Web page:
national reconciliation ... and an end to sectarian favoritism," al-Azawi said.
Meanwhile, Iraqi authorities girded for a major Shiite pilgrimage later this
week in Baghdad with plans to tighten security.
Sunni insurgents often target such gatherings. And this particular annual
march, to commemorate the eighth-century death of a key Shiite saint, was struck
by tragedy in 2005, when thousands of Shiite pilgrims, panicked by rumors of a
suicide bomber, broke into a stampede on a bridge, killing 1,000.
Brig. Gen. Qassim al-Moussawi, an Iraqi military spokesman for Baghdad, said
the government was considering a driving ban during the march this week, but had
not made a decision.
However, Iraqi security forces will intensify checkpoints and marchers will
be banned from carrying weapons, cell phones or even bags, he said.
In Tal Afar to the north, officials slapped an immediate curfew on the
religiously mixed city after a suicide bomber slammed his truck into a crowded
Shiite neighborhood. The blast killed at least 28 people, including at least 19
children, according to Brig. Gen. Najim Abdullah, who said the dump truck was
filled with explosives and covered with a layer of gravel.
The powerful Monday morning blast caused houses to collapse as many families
were getting ready for the day ahead, and officials said the death toll could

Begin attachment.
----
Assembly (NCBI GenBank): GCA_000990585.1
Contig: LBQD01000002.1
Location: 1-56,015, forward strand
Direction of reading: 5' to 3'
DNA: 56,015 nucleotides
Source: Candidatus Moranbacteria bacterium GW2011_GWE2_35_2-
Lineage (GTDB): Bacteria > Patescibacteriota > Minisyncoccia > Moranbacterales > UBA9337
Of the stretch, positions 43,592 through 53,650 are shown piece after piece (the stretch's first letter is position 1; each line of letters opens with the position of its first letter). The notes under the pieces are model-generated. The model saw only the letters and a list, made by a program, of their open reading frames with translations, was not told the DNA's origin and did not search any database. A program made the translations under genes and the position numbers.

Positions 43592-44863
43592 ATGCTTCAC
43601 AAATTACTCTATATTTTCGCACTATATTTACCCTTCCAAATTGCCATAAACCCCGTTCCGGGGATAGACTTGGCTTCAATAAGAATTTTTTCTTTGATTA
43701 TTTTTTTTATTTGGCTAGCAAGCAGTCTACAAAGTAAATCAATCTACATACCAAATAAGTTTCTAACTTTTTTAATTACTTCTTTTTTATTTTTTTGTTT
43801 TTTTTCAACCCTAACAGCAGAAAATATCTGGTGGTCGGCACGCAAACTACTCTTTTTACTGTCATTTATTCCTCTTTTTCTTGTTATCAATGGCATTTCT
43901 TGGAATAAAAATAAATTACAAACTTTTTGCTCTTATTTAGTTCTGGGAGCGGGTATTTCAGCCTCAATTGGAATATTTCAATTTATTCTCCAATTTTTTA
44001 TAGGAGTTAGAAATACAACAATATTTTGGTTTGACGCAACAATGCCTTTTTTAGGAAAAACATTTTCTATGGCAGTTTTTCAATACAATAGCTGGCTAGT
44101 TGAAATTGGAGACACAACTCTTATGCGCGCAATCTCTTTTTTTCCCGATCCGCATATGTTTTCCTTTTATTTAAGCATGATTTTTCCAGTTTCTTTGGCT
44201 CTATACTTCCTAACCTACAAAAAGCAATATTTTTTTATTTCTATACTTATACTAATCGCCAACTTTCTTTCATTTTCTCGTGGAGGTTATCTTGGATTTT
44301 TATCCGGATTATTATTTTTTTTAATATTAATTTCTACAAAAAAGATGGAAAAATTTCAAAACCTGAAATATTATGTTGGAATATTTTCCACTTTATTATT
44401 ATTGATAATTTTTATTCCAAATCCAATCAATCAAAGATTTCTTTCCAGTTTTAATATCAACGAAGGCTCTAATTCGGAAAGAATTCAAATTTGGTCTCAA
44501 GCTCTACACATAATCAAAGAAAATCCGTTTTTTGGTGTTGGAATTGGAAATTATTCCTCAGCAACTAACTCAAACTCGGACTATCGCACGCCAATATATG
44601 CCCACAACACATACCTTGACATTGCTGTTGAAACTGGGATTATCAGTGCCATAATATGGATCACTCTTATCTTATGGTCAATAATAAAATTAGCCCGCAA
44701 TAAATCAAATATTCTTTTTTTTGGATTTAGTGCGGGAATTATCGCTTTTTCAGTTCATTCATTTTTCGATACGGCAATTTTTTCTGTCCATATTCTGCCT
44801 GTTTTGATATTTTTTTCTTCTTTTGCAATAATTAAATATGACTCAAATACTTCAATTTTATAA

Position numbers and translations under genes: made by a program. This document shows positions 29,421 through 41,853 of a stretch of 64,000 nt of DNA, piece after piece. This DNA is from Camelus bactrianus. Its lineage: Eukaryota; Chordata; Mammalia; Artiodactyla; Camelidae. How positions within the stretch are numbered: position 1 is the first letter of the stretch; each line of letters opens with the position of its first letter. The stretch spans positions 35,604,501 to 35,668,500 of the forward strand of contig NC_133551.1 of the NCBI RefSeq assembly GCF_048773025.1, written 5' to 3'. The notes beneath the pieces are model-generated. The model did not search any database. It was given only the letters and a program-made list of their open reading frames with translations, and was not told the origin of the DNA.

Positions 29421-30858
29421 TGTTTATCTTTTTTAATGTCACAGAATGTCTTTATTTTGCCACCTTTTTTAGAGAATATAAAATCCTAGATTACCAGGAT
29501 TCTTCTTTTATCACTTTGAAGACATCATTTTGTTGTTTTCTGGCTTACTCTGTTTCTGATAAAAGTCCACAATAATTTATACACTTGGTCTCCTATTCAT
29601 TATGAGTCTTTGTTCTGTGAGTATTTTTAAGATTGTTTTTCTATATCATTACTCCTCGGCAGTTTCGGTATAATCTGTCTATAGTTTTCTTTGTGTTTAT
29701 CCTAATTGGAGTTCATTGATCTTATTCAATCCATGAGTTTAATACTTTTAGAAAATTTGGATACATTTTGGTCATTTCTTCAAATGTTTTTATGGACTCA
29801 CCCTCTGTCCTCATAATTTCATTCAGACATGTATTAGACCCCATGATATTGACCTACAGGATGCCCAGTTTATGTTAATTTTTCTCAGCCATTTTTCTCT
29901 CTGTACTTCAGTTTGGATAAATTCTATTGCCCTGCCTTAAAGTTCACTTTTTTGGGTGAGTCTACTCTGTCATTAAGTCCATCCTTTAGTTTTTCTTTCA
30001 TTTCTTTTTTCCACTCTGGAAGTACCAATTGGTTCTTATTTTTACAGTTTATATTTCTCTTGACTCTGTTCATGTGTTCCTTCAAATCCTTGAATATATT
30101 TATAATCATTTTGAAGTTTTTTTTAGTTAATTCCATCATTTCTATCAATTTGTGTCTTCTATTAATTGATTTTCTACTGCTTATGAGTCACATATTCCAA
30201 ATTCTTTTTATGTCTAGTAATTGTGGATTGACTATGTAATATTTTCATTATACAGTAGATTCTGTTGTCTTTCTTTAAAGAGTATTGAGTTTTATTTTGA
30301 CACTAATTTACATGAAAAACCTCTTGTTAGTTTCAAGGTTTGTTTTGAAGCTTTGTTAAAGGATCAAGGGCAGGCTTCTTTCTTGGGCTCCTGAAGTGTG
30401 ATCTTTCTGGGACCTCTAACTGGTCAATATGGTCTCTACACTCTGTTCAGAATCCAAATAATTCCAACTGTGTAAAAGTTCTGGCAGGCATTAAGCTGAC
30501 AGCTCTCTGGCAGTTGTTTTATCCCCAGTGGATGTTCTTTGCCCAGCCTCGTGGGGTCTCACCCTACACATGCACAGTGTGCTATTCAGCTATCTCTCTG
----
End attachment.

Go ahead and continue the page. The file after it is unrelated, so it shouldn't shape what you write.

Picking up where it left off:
Several residents said boys and girls were playing hopscotch and marbles
outside the houses at the time of the explosion.
"This is an ugly crime. I cannot understand how the insurgents did not think
about these children," said one man, Kahlil Atta, a wedding photographer in the
Tal Afar, which was cited by Bush last March as a success story after major
military operations against insurgents, has been the frequent site of Sunni
extremist attacks in the past year.
Elsewhere, 60 decomposing bodies were found in a mainly Sunni area that had
been under the control of al-Qaida in Iraq west of Baqouba, according to a
Diyala police official. The US military said it had no information about any
At least 53 other people were killed or found dead elsewhere in Iraq,
according to police. Those included the bodies of five soldiers who had been
ambushed by gunmen while on their way home for vacation north of Tikrit.
All Iraqi police officials spoke on condition of anonymity because they were
not authorized to release information.
The Iranian talks come as the US military steps up accusations that Tehran is
arming and training Shiite militants to attack American forces in Iraq.
Lt. Gen. Raymond Odierno, the US second-in-command, said Sunday that rogue
Shiite militiamen with Iranian weapons and training launched 73 percent of the
attacks that killed or wounded American forces last month in Baghdad, nearly
double the figure six months earlier.
Tehran has denied US allegations that it is fueling violence in Iraq.
On Monday, the Iranian delegation criticized what it called America's
"suspicious" security approach toward Iraq, according to the Islamic Republic
News Agency. It called for "a change in the broad policies and approach of the